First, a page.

3)   Block time for email. You could set aside 30 to 45 minutes – once in the morning, in the middle of the day, in the afternoon, and at the end of the day – to process your email. Or you could block 15 minutes of every hour for email.

Play with your time slots to see what works for you. Block time to focus on sending emails and replying to emails. If an email contains useful links or attachments that may be read later, file it. When your time is up, move on to your top projects.

Don’t feel pressured to reply within minutes when it’s okay to respond within a few hours. If someone needs an immediate answer, he or she can (and will) call you.  You need email-free times during the day to get big things done.

4)  Switch off your auto-notification.  If you hear a ding or see a visual alert every time an email comes in, you’ll be tempted to stop what you’re doing to check your inbox.

You and I are addicted to this distraction. But most of the stuff that comes in daily is worthless junk and kills output.

Turning off the ding or visual alert will help you stay in the flow and avoid unnecessary distractions. If you block time for email, you don’t need the auto-notification. Attend to email when you’re ready to process it – don’t let it control you or your agenda.  

5)  Use proper email etiquette. Provide a clear subject line and keep your email as short as possible. Use headings, subheadings, and numbered bullet points to make your message easier to digest.

Know that email in not effective for back-and-forth chatting. If you need to arrange a meeting, choose an exact time and place or make a suggestion (e.g., “Let’s meet at 9 a.m. in the conference room”) instead of ask open-ended questions (e.g. “When should we meet?”).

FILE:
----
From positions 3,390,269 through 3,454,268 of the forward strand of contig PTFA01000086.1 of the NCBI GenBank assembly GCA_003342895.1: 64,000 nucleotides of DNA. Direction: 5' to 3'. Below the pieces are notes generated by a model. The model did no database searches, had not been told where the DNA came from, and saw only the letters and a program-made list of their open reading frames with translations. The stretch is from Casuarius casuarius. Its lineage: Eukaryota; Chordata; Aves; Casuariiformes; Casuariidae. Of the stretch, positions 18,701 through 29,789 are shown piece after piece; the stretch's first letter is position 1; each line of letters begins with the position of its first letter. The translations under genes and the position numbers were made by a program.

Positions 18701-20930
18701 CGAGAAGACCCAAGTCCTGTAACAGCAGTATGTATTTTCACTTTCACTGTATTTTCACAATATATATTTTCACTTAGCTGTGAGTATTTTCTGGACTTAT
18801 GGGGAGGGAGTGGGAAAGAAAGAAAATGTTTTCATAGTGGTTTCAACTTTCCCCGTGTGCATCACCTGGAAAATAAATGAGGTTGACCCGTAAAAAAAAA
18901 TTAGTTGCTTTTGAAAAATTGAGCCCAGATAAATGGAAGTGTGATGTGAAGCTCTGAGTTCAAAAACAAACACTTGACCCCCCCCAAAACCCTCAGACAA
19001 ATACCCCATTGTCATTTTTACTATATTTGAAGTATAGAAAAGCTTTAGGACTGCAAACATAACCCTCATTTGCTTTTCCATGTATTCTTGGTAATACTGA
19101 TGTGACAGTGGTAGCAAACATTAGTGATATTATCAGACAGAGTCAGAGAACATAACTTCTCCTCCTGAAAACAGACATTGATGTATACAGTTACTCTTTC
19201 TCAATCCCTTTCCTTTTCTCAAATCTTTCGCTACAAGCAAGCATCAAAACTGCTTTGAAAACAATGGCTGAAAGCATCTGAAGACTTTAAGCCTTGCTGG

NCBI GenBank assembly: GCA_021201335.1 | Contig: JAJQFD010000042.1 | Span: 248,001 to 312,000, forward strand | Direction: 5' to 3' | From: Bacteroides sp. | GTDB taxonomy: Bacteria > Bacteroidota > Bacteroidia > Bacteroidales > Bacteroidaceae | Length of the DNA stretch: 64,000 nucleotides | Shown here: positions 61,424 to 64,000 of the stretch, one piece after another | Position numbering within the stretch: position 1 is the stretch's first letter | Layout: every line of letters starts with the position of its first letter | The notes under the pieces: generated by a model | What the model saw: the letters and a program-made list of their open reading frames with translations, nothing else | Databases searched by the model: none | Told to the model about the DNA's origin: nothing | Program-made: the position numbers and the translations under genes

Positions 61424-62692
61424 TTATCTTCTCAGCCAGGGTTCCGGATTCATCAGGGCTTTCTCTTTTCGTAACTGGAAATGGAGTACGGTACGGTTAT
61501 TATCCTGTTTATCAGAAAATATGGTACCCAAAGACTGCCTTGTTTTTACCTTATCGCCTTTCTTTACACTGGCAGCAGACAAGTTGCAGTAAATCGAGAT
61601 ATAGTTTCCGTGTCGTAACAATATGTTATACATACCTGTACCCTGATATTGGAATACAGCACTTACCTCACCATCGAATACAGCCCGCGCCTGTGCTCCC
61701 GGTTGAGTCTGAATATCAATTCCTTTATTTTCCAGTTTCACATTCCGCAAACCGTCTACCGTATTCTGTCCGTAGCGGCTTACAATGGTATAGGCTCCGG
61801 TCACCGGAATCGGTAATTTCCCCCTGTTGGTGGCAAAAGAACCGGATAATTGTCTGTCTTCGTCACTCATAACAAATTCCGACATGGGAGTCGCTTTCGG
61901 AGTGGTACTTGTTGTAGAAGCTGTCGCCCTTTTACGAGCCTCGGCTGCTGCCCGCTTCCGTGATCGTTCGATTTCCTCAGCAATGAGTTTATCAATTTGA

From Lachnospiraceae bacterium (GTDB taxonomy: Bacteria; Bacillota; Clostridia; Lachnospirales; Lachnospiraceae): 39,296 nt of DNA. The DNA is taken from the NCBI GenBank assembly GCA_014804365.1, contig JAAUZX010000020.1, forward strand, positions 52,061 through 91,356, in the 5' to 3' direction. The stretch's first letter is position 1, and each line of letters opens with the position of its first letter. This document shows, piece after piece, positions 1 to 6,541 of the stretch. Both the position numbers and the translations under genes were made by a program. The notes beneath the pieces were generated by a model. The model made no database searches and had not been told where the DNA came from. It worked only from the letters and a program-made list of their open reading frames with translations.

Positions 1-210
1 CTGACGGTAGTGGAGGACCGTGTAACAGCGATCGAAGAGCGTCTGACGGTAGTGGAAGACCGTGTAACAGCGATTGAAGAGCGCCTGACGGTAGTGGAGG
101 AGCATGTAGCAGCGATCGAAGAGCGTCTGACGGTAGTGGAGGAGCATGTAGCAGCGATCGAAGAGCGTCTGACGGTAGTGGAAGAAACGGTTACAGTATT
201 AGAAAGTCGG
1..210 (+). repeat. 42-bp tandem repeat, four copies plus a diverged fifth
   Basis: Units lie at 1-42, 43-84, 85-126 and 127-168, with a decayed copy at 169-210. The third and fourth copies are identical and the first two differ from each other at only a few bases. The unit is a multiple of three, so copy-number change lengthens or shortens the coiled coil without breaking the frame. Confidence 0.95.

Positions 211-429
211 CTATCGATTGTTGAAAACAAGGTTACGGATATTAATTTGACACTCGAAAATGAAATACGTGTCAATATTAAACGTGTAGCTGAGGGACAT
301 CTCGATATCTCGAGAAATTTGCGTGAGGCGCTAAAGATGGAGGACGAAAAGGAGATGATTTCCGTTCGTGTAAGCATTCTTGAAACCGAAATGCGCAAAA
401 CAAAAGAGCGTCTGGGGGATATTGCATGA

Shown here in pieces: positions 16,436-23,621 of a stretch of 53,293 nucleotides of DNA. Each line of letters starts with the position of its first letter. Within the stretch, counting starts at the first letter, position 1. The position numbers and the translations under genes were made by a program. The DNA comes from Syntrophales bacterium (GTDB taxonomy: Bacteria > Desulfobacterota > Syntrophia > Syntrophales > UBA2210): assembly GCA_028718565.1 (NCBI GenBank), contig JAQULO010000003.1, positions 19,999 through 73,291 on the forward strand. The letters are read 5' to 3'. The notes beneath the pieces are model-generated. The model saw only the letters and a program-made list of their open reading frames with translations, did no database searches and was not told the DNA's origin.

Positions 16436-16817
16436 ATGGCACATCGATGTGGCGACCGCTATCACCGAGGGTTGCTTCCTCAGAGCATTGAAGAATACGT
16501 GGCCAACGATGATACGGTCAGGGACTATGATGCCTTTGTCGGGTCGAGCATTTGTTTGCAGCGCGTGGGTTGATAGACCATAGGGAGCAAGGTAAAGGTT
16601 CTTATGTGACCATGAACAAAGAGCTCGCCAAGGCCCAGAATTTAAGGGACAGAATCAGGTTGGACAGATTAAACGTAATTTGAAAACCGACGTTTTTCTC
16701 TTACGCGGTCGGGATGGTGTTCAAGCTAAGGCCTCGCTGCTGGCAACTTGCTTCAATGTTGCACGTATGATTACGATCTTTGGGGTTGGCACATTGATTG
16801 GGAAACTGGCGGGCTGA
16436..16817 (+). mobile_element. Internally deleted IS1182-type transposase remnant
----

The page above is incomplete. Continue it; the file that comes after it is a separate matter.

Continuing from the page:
Use “reply to all” or “forward” sparingly. Don’t send a response if the email doesn’t call for it. Pause before you hit “send.”

Meet face to face or use the phone to discuss sensitive or complicated issues. Email does not capture tone and is often misinterpreted. If you find yourself going back and forth on email, it’s probably time to see or call the person.

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I have a long way to go with practicing all five steps. I am on email group lists that have nothing to do with me or my work. Despite lots of deleting and trashing, I still have monstrous email clutter. I send and reply to way too many emails.

But I have switched off my auto-notification and I am getting better at blocking time for email.

I am noticing that these steps are great for managing email overload.  Try them and experience the difference for yourself.


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Photo by: RambergMediaImages